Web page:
Boomer Opinion: On coronavirus, everyone’s just guessing

When it comes to the impact of coronavirus and the warp speed with which it is changing our lives, we’re all in the same boat. This is especially threatening to most baby boomers, who are part of what’s considered the most vulnerable segment of our population. In this Boomer Opinion piece, BoomerCafé’s co-founder and executive editor Greg Dobbs tries to put it in perspective.

Well, now the coronavirus has caught up with me. No, not physically (at least not as of this writing, although this whole mess is moving so fast, who even knows about tomorrow?!). But my wife and I were going to be flying to Northern California this weekend to be part of a memorial for a nephew who died before his time.

Greg Dobbs

Now, we’re not.

Determined as late as last night to get on the plane and downplay the cautionary warnings for people over 60 (which is most of us baby boomers) whose immune systems aren’t as strong as they used to be, maybe good sense prevailed over good motives.

As a longtime foreign and war correspondent, I lived much of my life calculating odds and measuring risks and, as the sub-headline of my book puts it, “Going in when everyone else wants out.” But like so many people all over the country and all over the world, we had to weigh the risks against the rewards. And since the memorial just now ended up being cancelled anyway because of another kind of warning, the one cautioning against good-sized gatherings, the risks came down heavier on the scale than they had seemed before. Alas.

A growing concern over the risk of COVID-19 and crowded airliners.

Yet our decision is nagging at me. A week from now we might look back and think, we should have travelled. But at the speed with which this crisis seems to be spreading, more likely we will look back and think, thank goodness we didn’t. There’s really no easy answer. In an odd way, it’s a matter of choosing the lesser of two evils. The tough part is, each of us has to decide for ourselves which is the lesser.

After all, everyone’s just guessing about where this coronavirus mystery is headed and what we should do about it. Even the experts. Some of it is educated guesswork, but guesswork nonetheless. We’ve learned that the hard way, as even the experts’ theories have shifted with the worldwide spread of this virus. But it is as new to them as it is to the rest of us. No one fully understands it and how it works and what we need to do to protect ourselves against it, beyond all the good advice like washing our hands. We could closet ourselves in caves and probably be okay but how do we know what infected us before we went in?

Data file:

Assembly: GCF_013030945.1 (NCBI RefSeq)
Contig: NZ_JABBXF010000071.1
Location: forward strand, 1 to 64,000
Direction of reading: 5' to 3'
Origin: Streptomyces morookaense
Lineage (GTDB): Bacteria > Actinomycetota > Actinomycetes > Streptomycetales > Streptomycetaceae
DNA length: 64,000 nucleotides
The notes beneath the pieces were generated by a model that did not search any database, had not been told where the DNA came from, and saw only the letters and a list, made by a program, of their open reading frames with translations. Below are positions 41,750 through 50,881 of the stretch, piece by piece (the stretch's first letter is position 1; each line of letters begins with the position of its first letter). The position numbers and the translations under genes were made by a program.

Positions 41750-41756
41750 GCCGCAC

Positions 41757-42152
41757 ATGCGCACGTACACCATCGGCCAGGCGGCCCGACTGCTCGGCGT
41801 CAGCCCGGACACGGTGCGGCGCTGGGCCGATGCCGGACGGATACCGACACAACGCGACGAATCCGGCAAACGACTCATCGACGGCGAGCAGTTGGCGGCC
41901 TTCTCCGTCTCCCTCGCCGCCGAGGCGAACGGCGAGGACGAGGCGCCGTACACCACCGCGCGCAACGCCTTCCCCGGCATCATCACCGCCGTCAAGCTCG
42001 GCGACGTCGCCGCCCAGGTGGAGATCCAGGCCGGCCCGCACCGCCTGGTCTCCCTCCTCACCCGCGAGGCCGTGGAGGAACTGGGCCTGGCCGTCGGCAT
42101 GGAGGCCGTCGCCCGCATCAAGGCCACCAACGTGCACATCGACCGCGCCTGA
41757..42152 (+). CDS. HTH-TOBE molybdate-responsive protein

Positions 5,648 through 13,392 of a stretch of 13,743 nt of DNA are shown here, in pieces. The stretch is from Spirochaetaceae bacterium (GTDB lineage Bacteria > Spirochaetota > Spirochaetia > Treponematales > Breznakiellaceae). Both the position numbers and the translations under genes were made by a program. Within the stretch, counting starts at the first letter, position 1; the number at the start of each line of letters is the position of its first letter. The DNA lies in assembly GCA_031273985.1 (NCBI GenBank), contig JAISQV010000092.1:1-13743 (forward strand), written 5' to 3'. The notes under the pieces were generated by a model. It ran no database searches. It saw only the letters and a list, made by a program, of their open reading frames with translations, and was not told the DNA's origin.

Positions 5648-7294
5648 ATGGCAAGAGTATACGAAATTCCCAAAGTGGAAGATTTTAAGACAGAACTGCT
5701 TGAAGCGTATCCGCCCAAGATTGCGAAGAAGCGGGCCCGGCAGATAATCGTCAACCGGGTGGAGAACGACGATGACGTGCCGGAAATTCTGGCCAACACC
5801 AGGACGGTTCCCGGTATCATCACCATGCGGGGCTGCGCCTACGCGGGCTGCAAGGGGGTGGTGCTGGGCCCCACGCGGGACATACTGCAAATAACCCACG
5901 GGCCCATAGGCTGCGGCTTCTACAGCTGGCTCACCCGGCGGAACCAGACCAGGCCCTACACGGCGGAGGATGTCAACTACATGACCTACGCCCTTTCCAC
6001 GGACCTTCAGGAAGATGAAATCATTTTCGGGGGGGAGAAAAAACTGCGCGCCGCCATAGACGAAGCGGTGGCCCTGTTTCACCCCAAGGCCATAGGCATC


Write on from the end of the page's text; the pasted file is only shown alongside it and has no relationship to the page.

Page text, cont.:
As senior officials at NASA used to tell me when I covered the space program, the only thing we don’t know is how much we don’t know. This virus hasn’t played itself out enough for anyone to be sure— including those aforementioned experts. I’d discourage anyone from letting it rattle them though. My favorite word in any language transliterates as “malesh,” which is Arabic and means, Don’t sweat the stuff you can’t control. In parts of the Middle East where I spent so much time, they have to think this way every day of their sorry lives. But in the case of coronavirus, “malesh” means do what you can to control the risk and just let the rest— the uncontrollable part— run its course because it’s going to anyway.

Out of his depth.

Since the campaign to contain the virus starts at the top, a thought or two now about how that has gone. To be sure, the coronavirus itself is not the fault of President Donald J. Trump. But as its impacts on our everyday lives spread and we all find ourselves living at least temporarily with a new normal, part of that new normal is the president’s fault. He speaks proudly and egocentrically of a few things he did early on to stem the spread. But his own ignorant, incurious, irresponsible statements about the virus over the course of several weeks belie any notion that his administration was ever moving full speed ahead, and likely made the government’s response slower than it had to be. He had his head in the sand, caring more about his numbers than the virus’s. The man who claims to be “a very stable genius,” the leader who goes with his gut no matter what his expert aides advise, the president who means to comfort us with his own “natural abilities” in science by bragging about his “super genius uncle” at MIT— as if his uncle’s intellectual genes had migrated down to him— didn’t have a clue.

Testing kits— which not only would help people’s coronavirus diagnoses but would give us a more accurate picture of its scope in America— have been (despite Trump’s inaccurate assurances) few and far between. The Centers for Disease Control said the other day that 8,500 tests had been conducted since the virus first showed up. That’s in a nation of 330-million people. South Korea is doing about 10,000 tests a day. It is frightening to observe, the virus is moving faster than the government.